Dead easily. Larger than ED80 is possible too but ED80-ST 80 is really comfortable. Ideally go for side by side to reduce load on the mount, though I don't bother, I pile 'em on top of each other, but that's EQ sixes and Tak.

Okay, how else could you do it? Used LX200 10 inch for £1000. Don't bother trying to image with it, but piggyback a small refractor like a ZS72 for imaging and guide with the big one. I did this, it was possible, but it was not so pleasant to use and it can't be upgraded on the imaging side. It assumes an observatory setup. No wedges in the field for me!! I didn't like it that much but I got pictures out of it and obviously the LX200 has a good go-to and a fair view of the sky.

The LX is a lousy guidescope for finding stars. Small field, slow

f ratio. Counter-intuitive? Well yes, but there it is.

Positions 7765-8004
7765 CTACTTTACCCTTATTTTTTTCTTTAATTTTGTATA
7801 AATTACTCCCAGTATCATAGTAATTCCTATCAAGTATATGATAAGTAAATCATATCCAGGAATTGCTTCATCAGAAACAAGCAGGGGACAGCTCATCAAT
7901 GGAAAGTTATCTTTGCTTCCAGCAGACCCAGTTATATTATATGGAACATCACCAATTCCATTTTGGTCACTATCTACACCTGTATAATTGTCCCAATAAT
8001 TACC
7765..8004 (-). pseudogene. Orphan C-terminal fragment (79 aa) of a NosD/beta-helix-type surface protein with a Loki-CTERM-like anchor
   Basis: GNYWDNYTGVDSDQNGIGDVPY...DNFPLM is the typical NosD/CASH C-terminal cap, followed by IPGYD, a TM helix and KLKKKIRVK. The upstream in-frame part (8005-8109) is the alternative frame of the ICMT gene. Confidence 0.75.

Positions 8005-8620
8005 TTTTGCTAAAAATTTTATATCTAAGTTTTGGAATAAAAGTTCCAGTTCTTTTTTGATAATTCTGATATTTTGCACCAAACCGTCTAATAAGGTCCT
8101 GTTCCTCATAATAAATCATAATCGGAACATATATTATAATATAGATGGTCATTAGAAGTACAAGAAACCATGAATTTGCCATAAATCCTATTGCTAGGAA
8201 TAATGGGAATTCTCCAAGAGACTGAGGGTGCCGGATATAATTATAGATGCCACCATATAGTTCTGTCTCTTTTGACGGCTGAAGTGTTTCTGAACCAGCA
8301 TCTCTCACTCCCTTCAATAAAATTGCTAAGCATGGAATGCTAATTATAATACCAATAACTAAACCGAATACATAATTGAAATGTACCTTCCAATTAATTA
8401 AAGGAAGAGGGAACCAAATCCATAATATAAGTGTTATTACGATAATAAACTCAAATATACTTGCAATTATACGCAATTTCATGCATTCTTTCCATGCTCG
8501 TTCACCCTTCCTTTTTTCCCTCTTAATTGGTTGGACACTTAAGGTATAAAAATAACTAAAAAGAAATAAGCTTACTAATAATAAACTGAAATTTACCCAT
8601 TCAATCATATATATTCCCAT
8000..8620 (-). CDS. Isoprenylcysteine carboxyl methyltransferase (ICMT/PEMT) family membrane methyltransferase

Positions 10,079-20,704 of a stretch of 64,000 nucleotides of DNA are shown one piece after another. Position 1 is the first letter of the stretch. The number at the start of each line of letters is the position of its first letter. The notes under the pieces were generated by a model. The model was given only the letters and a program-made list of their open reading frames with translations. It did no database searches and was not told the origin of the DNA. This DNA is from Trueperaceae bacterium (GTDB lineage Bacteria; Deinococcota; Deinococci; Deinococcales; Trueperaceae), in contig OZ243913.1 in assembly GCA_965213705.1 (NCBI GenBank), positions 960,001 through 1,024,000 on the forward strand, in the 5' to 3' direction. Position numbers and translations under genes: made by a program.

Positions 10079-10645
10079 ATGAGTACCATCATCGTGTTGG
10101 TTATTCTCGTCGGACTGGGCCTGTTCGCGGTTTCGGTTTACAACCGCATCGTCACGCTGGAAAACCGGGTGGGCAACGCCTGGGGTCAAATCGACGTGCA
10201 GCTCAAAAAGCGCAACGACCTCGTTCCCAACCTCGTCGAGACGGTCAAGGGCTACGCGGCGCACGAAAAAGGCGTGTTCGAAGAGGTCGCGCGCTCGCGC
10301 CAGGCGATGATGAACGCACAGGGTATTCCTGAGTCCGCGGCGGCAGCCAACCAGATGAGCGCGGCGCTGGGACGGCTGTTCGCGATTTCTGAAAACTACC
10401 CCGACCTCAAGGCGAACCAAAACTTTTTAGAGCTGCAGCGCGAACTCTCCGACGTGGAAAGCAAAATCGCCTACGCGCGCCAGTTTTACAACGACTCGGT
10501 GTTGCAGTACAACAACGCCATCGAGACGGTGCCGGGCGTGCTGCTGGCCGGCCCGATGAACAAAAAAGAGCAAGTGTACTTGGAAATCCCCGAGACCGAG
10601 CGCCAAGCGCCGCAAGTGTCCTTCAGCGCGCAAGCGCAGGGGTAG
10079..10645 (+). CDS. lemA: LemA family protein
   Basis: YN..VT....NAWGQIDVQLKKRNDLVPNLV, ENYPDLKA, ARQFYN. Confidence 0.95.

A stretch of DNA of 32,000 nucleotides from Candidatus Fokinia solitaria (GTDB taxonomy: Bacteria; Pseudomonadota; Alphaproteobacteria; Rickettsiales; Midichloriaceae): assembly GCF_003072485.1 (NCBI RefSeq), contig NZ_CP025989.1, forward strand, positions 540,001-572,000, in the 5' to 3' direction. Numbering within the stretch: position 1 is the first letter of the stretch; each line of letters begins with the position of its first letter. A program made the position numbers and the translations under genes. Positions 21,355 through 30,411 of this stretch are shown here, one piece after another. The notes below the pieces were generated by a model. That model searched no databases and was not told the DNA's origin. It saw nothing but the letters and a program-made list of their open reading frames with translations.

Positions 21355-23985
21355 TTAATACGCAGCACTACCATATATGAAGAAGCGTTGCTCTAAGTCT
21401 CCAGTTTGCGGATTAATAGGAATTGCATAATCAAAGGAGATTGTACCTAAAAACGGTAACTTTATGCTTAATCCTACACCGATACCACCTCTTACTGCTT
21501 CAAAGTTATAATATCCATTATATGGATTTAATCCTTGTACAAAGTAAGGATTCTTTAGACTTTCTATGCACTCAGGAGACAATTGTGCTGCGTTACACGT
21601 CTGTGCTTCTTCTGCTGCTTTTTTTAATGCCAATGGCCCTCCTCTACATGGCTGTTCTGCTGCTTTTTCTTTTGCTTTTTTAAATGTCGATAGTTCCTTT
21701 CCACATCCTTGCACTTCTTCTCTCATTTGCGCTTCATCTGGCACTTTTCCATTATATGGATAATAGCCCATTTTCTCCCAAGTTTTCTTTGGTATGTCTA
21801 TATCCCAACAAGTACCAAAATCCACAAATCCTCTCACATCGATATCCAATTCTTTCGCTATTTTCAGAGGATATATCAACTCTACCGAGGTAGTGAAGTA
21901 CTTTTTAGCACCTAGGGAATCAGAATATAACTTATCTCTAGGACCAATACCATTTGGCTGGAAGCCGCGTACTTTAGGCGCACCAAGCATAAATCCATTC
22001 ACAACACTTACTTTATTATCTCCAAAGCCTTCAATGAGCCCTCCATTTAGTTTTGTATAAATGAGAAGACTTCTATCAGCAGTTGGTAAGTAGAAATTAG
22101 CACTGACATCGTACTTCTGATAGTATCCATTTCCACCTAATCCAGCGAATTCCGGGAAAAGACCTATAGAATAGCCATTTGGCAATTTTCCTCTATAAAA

Or ED120/Meade 127 on EQ6. Pushing the budget but we love to do that don't we???!!! This way you get the pleasure of a big refractor to look through. It will not go as deep as your Dob, obviously, but you do get that special refractor 'something' (or I do, no fighting, now!) to make up for it. No other mid-sized alternative will do that. I often dither between the big Dob (20 inch) and the 5.5 inch apo for my own visual use because they give a different experience.

Or finally substitute the MN190 for the refractors above.